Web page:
How Much Of A Down Payment Do You Need For A Million Dollar Home?

According to the Canada Mortgage Housing Corporation (CMHC), mortgage loan insurance is not available for houses worth $1,000,000 or more. As such, when a home is worth $1,000,000 or more, the requisite down payment is 20% of the home value ($200,000). While this represents the minimum amount you can put down, it is not the maximum. Higher down payments drastically reduce the total cost of the loan, because you’re borrowing less and therefore will pay less interest. 

Minimum Down Payment By House Value

  • Less than $500,000 – 5% 
  • $500,000 – less than $1,000,000 – Properties worth more than $500,000 require a 5% down payment on the first $500,000; and at least 10% of the remainder. 
  • More than $1,000,000 – 20% 

Can You Pay Mortgage Default Insurance On A Million Dollar Home?

Mortgage default insurance protects the bank in the event the homeowner defaults. Any home with a down payment of less than 20% is considered a high-ratio mortgage. All mortgages that fall into this category require mortgage default insurance. There are three companies in Canada that can offer this insurance, The Canada Mortgage and Housing Corporation (CMHC), Genworth Financial, and Canada Guaranty

Million-dollar homes differ significantly because mortgage default insurance is not available. Any consumer in Canada looking to purchase a house that is worth one million or more must provide at least a 20% down payment.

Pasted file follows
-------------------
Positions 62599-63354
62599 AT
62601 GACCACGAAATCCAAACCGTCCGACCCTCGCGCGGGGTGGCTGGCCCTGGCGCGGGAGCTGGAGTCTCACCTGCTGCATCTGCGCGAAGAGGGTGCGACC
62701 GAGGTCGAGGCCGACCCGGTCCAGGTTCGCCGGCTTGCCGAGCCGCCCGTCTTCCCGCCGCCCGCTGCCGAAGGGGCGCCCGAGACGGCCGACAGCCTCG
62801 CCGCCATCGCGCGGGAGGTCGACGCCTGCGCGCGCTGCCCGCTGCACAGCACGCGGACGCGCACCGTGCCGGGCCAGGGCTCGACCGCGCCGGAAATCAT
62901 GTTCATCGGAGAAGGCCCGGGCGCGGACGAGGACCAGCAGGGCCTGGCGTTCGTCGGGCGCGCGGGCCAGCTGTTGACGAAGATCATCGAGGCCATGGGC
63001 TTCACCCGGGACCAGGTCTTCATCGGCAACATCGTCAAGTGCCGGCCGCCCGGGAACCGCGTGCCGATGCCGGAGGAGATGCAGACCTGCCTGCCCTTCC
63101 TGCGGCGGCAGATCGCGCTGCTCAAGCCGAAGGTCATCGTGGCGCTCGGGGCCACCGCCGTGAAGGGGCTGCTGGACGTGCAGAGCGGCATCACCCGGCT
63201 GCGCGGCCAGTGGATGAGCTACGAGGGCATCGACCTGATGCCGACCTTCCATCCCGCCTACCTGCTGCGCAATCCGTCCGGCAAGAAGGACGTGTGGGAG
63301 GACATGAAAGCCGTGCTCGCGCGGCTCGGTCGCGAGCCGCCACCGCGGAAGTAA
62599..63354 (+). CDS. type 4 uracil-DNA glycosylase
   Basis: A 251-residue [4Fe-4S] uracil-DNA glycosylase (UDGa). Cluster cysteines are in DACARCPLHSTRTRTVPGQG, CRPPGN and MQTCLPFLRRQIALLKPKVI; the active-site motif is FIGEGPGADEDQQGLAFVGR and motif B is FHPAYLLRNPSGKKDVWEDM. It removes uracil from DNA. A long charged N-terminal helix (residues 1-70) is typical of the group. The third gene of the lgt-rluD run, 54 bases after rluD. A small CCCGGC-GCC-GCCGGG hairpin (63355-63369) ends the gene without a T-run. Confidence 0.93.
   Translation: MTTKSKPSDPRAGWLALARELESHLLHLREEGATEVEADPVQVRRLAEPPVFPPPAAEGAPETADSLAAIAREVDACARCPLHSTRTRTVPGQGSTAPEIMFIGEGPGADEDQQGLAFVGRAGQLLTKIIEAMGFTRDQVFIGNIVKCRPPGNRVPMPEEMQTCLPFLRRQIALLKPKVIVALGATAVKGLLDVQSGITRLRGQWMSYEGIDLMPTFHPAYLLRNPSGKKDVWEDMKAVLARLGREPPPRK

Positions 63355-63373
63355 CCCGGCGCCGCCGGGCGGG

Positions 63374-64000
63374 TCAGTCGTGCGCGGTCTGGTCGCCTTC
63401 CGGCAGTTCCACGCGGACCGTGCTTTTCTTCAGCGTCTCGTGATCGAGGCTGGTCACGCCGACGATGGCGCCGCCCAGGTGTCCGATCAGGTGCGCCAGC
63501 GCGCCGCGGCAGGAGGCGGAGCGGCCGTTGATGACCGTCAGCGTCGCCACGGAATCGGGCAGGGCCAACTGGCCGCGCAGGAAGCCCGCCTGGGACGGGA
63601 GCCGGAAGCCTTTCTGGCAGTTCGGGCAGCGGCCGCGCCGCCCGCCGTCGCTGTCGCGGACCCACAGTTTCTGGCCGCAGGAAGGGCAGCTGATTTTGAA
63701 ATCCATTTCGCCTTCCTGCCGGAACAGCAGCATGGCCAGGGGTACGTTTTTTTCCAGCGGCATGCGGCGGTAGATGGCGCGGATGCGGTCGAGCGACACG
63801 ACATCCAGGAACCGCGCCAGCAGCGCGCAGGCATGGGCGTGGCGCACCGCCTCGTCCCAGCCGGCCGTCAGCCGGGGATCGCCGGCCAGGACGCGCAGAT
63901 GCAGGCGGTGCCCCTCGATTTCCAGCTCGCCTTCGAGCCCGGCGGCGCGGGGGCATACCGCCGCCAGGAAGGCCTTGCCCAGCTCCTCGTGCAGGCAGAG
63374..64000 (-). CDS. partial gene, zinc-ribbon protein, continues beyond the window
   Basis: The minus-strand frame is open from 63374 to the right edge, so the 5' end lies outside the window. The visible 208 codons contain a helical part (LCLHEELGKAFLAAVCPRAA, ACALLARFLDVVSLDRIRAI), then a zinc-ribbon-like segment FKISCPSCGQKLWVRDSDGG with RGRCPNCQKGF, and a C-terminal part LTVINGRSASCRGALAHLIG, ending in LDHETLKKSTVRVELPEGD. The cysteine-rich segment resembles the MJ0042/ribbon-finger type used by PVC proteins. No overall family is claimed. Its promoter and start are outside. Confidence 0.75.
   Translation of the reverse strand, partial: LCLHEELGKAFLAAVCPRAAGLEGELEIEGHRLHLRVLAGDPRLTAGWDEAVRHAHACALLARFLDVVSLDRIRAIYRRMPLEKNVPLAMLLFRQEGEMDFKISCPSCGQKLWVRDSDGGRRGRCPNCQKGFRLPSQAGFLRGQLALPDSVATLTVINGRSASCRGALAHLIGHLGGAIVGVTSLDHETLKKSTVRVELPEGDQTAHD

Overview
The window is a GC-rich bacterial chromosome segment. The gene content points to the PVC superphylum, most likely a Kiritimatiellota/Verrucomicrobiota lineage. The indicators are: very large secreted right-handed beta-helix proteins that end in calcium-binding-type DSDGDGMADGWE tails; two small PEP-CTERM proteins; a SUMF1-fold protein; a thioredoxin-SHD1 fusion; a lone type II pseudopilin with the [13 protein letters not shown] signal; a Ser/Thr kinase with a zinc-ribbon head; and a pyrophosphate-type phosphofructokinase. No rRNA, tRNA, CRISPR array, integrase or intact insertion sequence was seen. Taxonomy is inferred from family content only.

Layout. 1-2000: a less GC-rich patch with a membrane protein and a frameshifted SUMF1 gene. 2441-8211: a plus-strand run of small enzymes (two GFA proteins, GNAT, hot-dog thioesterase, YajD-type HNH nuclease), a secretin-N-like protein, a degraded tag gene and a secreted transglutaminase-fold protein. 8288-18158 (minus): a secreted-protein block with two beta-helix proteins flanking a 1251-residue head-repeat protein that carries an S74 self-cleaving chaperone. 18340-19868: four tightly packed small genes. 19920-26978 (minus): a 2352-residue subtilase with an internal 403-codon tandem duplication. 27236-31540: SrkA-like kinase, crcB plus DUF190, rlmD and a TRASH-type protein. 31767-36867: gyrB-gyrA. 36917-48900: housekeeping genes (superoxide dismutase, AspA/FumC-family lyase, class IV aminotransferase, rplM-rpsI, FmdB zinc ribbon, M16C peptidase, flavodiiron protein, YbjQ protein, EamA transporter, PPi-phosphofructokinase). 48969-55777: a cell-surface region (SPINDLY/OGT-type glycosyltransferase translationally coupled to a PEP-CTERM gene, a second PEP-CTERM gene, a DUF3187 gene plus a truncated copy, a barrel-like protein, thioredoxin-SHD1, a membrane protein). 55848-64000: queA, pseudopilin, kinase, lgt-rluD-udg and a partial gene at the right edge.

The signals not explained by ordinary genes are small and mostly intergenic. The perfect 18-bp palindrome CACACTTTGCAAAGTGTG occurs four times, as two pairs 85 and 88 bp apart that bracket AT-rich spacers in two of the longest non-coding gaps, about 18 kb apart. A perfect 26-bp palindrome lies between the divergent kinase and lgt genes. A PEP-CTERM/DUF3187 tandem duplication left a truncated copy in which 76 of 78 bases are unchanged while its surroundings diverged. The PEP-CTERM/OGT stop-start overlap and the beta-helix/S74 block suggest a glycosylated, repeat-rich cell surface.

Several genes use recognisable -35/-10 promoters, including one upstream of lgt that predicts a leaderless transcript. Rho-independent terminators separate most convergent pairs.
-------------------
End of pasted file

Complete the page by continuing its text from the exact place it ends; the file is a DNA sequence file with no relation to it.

Can You Qualify For The First-Time Home Buyer Incentive With A $1,000,000 Mortgage?

If you’re a first-time homebuyer, Canada has many incentives to assist you in entering the residential real estate market. The First-Time Home Buyer Incentive is a program that offers 5%-10% of the home’s down payment. 

To qualify for the First-Time Home Buyer program, participants’ yearly income cannot exceed $120,000 or $150,000 in the Toronto, Vancouver, or Victoria Census Metropolitan Areas. The program only accepts a total borrowing amount of four times the qualifying yearly earnings or 4.5 times in Toronto, Vancouver, and Victoria. That means the incentive does not apply to any property greater than $480,000 (or $675,000 if you reside in Toronto, Vancouver or Victoria). Those purchasing a million-dollar home, even if the purchase is split between multiple parties, are not accommodated in this program. 

Final Notes

The housing prices continue on an upward trend; and, even if they cool, the million-dollar mortgage is likely to remain. Some larger families choose to cohabitate, where each member co-signs the mortgage and contributes to a downpayment. In other situations, the source of down payments comes from a previous home sale or an inheritance. The average income these mortgages require is more than double the national median salary. Unless you already own assets with a comparable value, getting approval for a million-dollar home can be a challenge. 

Those who can afford this type of mortgage can consider paying a larger down payment to reduce the overall interest paid on the property. Finally, don’t forget to consider factors such as property tax and closing costs when looking to purchase a million-dollar home. 


Rating of 5/5 based on 2 votes.

Corrina Murdoch has been a dedicated freelance writer and editor for several years. With an academic background in the sciences and a penchant for mathematics, she seeks to provide readers with accurate, reliable information on important topics. Working as a print journalist for several years, Corrina expanded her reach into the digital sphere to help more people gain insight into the realm of finances. When she's not writing, you can find Corrina swimming and spending time with family.